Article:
Your Internet identity – what others see when they “search the net” using your name – is a function of what the search engine can find that relates to your name and also importantly how the results of that search are then displayed. This means that results from such a search will often display items that relate to individuals with names similar or the same as yours or information that is no longer relevant, either socially or professionally. As a result, the search engine is managing your Internet identity, and it will continue to do so unless you become actively engaged in its management. Internet identity management is not complex; however, it does require some time and effort to regularly execute a few action steps that are tailored to meet your individual needs.
Never, ever click on any link that points to a negative item you find when searching your own name.
Search Engine Basics
Search engines “crawl” the web building indexes and providing users a ranked list of websites. Ranking is a function of relevance and popularity. While multiple factors determine relevance and popularity, the fundamental assumption made by the major search engine designers is that popular sites, those visited and viewed the most, contain valuable information and that less popular sites contain less valuable information. Thus, the search results, perhaps hundreds of pages, are presented in rank order, from the most popular to the least popular. Stated differently, this ranking means that pages with the most views will likely appear at the top of the displayed results. Therefore, clicking on a link to any item found is adding to its popularity, even negative items.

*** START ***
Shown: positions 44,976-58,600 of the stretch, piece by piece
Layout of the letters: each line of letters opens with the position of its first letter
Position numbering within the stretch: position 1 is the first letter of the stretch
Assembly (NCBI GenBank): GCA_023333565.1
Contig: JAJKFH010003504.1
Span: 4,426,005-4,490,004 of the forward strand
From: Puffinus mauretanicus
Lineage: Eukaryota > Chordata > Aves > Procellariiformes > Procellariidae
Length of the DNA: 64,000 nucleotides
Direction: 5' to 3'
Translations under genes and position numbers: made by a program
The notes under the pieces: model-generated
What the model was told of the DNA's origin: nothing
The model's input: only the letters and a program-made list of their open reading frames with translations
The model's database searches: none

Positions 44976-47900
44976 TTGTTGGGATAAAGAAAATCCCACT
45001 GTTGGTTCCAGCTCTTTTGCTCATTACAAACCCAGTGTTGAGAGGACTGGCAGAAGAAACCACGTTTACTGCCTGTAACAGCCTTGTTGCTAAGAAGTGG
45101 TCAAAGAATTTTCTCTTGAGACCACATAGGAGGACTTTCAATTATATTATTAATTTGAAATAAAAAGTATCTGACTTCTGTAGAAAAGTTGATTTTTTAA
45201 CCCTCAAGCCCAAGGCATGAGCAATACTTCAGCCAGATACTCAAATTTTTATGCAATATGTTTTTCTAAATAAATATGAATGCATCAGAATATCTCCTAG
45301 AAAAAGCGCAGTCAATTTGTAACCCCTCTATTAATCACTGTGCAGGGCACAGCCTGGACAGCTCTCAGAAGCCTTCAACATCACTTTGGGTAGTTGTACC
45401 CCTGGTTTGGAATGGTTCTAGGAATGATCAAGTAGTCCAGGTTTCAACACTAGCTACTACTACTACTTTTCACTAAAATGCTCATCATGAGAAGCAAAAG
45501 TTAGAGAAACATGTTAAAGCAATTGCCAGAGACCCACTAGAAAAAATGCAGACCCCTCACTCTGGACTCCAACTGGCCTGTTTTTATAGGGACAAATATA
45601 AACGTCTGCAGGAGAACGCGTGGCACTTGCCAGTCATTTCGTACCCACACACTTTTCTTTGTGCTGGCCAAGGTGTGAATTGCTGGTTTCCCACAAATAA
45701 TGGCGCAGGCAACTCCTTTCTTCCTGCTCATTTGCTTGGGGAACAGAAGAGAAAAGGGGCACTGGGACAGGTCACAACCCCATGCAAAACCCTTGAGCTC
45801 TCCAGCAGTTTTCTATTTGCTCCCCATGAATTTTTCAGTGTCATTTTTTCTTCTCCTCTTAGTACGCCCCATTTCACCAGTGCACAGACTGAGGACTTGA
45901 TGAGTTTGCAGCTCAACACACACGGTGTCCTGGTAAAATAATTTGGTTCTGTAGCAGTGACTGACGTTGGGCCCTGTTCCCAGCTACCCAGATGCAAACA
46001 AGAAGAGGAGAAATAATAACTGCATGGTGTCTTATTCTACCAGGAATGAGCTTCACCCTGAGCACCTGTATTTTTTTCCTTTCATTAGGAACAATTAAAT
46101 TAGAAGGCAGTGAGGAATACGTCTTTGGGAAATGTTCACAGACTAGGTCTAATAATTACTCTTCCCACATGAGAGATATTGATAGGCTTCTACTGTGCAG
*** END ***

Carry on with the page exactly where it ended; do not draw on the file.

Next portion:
Search Engine User Behavior
Most users rarely look at more than the first few pages of search results. In fact, research shared by HubSpot, a provider of marketing software, indicates that 75% of the searchers do not go beyond the first page of their search results. With ten references appearing on each page, this means that to many users, the first few pages of the search results are what they use to define your Internet identity or to learn about you.
Digital identity management starts by focusing on the first few pages of results associated with your name search. The overall objective is to move negative, less flattering or non-relevant items down the list and positive, more flattering and relevant items up the list. In most cases, this is easily done with a few action steps.